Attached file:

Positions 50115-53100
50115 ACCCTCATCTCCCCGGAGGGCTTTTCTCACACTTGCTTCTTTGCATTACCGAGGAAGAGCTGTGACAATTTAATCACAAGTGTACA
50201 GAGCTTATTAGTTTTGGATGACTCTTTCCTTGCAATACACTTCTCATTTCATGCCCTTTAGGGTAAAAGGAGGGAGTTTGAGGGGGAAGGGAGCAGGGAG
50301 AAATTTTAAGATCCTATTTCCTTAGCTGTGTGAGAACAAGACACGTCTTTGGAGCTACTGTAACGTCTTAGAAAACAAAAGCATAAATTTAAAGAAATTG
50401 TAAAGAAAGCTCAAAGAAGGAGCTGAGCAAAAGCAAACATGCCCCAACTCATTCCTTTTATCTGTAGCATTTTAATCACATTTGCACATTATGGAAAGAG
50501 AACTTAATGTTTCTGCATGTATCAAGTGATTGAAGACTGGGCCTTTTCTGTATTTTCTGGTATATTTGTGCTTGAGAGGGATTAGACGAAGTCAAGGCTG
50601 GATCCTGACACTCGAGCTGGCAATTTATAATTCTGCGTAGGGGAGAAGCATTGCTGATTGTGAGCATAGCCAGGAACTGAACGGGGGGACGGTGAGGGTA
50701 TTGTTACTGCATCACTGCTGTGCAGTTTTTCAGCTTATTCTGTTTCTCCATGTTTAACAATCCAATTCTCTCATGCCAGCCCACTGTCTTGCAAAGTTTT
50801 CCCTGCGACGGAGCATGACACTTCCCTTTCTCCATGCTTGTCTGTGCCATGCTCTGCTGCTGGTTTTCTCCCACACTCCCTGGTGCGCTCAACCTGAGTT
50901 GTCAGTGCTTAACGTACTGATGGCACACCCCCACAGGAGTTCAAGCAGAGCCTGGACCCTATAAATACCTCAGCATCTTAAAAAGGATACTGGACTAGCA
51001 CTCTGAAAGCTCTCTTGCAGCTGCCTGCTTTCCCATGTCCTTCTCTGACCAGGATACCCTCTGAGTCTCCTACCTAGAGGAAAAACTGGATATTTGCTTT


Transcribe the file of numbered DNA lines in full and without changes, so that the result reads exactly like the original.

Positions 50115-53100
50115 ACCCTCATCTCCCCGGAGGGCTTTTCTCACACTTGCTTCTTTGCATTACCGAGGAAGAGCTGTGACAATTTAATCACAAGTGTACA
50201 GAGCTTATTAGTTTTGGATGACTCTTTCCTTGCAATACACTTCTCATTTCATGCCCTTTAGGGTAAAAGGAGGGAGTTTGAGGGGGAAGGGAGCAGGGAG
50301 AAATTTTAAGATCCTATTTCCTTAGCTGTGTGAGAACAAGACACGTCTTTGGAGCTACTGTAACGTCTTAGAAAACAAAAGCATAAATTTAAAGAAATTG
50401 TAAAGAAAGCTCAAAGAAGGAGCTGAGCAAAAGCAAACATGCCCCAACTCATTCCTTTTATCTGTAGCATTTTAATCACATTTGCACATTATGGAAAGAG
50501 AACTTAATGTTTCTGCATGTATCAAGTGATTGAAGACTGGGCCTTTTCTGTATTTTCTGGTATATTTGTGCTTGAGAGGGATTAGACGAAGTCAAGGCTG
50601 GATCCTGACACTCGAGCTGGCAATTTATAATTCTGCGTAGGGGAGAAGCATTGCTGATTGTGAGCATAGCCAGGAACTGAACGGGGGGACGGTGAGGGTA
50701 TTGTTACTGCATCACTGCTGTGCAGTTTTTCAGCTTATTCTGTTTCTCCATGTTTAACAATCCAATTCTCTCATGCCAGCCCACTGTCTTGCAAAGTTTT
50801 CCCTGCGACGGAGCATGACACTTCCCTTTCTCCATGCTTGTCTGTGCCATGCTCTGCTGCTGGTTTTCTCCCACACTCCCTGGTGCGCTCAACCTGAGTT
50901 GTCAGTGCTTAACGTACTGATGGCACACCCCCACAGGAGTTCAAGCAGAGCCTGGACCCTATAAATACCTCAGCATCTTAAAAAGGATACTGGACTAGCA
51001 CTCTGAAAGCTCTCTTGCAGCTGCCTGCTTTCCCATGTCCTTCTCTGACCAGGATACCCTCTGAGTCTCCTACCTAGAGGAAAAACTGGATATTTGCTTT